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Re-imagining Africa after Trump ‘What Africans Stand to Lose’

Williams Ekanem for Africa

President Donald Trump is in love with controversy. Africa has fallen victim of his sharp tongue. As the world awaits his exit on January 20, American-Nigerian journalist Williams Ekanem, in his latest book, ‘What Africans Stand to Lose’, offers a fresh vision of Africa against the context of negative stereotypes about the continent, writes CHINAKA OKORO.

These stereotypes about Africa are trumpeted by many in the developed world, including the 45th President of the United States, Donald J. Trump. In 2018, Trump described the continent as a ‘shit hole’ and sparked a mini-diplomatic outrage from African leaders. The offensive comment has given birth to a book ‘What Africans Stand to Lose’. It is written by American-Nigerian journalist Williams Ekanem.

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After centuries of the Trans-Atlantic slave trade and colonialism by western powers, many African countries, especially south of the Sahara, have struggled to establish thriving, modern states with all the trappings of development. But Africa’s story is not a single one, as many in the developed world are wont to believe. Like in other parts of the world, amid the poverty is prosperity, amid the news of insecurity are peaceful, well-run regions; and the nature of stereotypes perpetuated by the like of Trump does not the full story; in truth, these stereotypes are diabolical tools that aim to stunt the continent’s economic growth by driving off foreign investment and much-needed income from viable sectors like tourism. This is Ekanem’s central argument in ‘What Africans Stand to Lose’.

Ekanem begins, in chapter one, by detailing America’s gradual introversion which, although accelerated by the Trump presidency, has been decades in the making. He traces Trump’s distaste of Africa to a speech the U.S. President made at the sidelines of the United Nations General Assembly in 2017. “I have so many friends going to your countries, trying to get rich,” Trump said at the meeting, which was attended by African leaders from Cote D’Ivoire, Ethiopia, Ghana, Namibia, Nigeria, Senegal, South Africa and Uganda. “I congratulate you, they’re spending a lot of money. It’s become a place they have to go, that they want to go.” Since Trump had cast Africa as a ‘wealthy place’, Ekanem reasons, the U.S. President would be less inclined to offer more developmental assistance. This, the author argues, is an advantage for Africa to rely more on Africans. “As it is now, Trump has pulled the rug from under their feet as the largesse would not be coming in as usual,” Ekanem writes. “It is therefore a time for African leaders to be more discerning to their environment.”

In chapter two, the author takes a deep dive into Trump’s shit-hole comments and meticulously documents the media backlash and ripostes that followed. African leaders responded with strong words of their own; US diplomats on the continent were summoned to offer clarifications, and Trump himself was forced to apologise via a letter. “In the letter,” Ekanem notes, “Trump offered his deepest compliments to African leaders, noting that US soldiers were fighting side by side their African counterparts against extremism on the continent and that the US was working to increase free, fair and reciprocal trade with African countries and partnering to safeguard legal infrastructure.” The apology was followed by a commitment to do better by the continent as the then US Secretary of State, Rex Tillerson announced an African tour; he would be the first senior Trump administration official to visit the continent.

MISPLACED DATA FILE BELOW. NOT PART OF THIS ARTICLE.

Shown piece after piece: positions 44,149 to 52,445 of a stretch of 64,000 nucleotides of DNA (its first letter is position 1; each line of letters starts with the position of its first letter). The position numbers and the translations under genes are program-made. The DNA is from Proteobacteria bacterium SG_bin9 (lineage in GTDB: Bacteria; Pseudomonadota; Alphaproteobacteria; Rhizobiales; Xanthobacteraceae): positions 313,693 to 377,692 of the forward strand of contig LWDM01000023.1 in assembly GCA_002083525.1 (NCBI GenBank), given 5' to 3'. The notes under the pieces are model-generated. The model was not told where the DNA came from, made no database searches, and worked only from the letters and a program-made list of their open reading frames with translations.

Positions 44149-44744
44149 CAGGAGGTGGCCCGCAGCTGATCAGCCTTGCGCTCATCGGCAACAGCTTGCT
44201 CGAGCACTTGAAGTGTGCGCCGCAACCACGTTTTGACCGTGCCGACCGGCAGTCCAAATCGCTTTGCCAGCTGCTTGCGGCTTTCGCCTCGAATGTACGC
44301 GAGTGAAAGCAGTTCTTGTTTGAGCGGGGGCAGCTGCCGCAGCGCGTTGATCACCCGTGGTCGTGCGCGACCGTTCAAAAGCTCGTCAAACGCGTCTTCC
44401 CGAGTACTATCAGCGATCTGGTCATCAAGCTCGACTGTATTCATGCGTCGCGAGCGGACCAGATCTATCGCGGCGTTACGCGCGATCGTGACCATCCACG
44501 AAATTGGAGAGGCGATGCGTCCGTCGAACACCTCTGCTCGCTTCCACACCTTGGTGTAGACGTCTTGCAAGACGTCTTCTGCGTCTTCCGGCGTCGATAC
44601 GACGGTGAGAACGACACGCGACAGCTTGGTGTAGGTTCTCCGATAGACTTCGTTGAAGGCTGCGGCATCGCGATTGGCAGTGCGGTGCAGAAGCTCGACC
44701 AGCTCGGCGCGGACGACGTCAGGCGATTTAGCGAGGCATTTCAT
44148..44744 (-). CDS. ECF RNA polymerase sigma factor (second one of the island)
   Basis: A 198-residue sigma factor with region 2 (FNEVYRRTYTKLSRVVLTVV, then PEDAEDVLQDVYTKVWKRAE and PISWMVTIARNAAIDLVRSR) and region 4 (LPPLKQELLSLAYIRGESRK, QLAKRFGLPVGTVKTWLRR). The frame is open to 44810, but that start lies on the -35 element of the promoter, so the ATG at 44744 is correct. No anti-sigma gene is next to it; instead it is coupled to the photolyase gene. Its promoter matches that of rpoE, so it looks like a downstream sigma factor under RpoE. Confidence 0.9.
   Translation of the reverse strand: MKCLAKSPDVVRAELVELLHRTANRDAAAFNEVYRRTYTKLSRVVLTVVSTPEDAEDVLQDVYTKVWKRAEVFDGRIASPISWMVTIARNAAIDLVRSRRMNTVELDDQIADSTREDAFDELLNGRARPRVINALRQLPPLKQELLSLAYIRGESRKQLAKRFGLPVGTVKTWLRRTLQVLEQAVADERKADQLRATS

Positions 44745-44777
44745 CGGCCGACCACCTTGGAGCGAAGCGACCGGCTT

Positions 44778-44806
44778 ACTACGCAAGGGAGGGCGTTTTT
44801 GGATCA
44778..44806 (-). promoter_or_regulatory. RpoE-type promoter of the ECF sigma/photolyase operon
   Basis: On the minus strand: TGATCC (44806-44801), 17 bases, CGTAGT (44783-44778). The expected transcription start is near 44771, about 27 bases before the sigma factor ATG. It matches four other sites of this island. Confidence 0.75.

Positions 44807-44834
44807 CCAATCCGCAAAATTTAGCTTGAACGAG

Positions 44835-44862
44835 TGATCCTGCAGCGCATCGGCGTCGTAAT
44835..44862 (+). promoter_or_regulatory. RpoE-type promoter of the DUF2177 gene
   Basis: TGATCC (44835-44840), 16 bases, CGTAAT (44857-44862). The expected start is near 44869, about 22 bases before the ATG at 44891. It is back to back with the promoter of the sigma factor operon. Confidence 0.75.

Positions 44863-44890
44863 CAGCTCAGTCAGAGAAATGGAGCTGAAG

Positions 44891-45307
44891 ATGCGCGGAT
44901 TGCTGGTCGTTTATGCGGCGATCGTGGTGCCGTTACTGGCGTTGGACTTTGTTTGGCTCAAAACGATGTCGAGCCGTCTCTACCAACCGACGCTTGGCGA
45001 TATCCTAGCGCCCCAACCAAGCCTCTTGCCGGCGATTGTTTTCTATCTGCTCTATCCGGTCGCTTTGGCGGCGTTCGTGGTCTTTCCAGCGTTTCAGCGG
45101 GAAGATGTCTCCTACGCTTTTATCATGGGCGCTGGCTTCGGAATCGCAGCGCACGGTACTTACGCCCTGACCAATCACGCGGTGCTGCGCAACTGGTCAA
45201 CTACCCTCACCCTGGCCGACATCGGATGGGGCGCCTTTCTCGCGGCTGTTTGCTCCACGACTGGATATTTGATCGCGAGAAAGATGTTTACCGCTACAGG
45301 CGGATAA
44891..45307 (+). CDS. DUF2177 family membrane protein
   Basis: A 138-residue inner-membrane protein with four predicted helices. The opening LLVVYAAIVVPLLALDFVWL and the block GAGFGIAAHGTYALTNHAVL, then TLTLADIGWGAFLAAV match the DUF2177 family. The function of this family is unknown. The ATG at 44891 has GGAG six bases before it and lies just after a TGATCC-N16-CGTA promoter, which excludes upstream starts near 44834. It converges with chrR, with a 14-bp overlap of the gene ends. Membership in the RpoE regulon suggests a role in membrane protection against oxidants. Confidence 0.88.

The third chapter details Tillerson’s ill-fated trip to Africa which was cut short after the former oil and gas executive was fired on Twitter by Trump. Ekanem writes that during the trip, which started in Ethiopia, Tillerson did a “good job in de-escalating the damage caused by President Trump’s indiscretion” but his sack ensured the gains disappeared, like dust. “It was, indeed, a lost opportunity because diplomatic observers were so hopeful that the Tillerson trip would be the pedestal from which a meaningful dialogue for an acceptable US-Africa policy would be developed for the administration.”

Without a solid plan for Africa in the first two years of his Presidency, how was the Trump administration faring in its treatment of the continent, compared to other past U.S. administrations? To answer that question, the book’s fourth chapter turns to history to examine how former U.S. Presidents, from John F. Kennedy to Barack Obama, engaged with Africa. Worthy of note is George W. Bush’s assessment, which was lauded for its deep contributions in the continent’s healthcare, democracy and human rights. Quoting Bob Geldof in Time magazine, Ekanem notes that Africa is the “triumph of American foreign policy and is the Bush administration’s greatest achievement.” Barack Obama, too, was noted to have made four trips to Africa – the most by any United States president – but “the substance of Obama’s presidency may not have been what many Africans had hoped for.”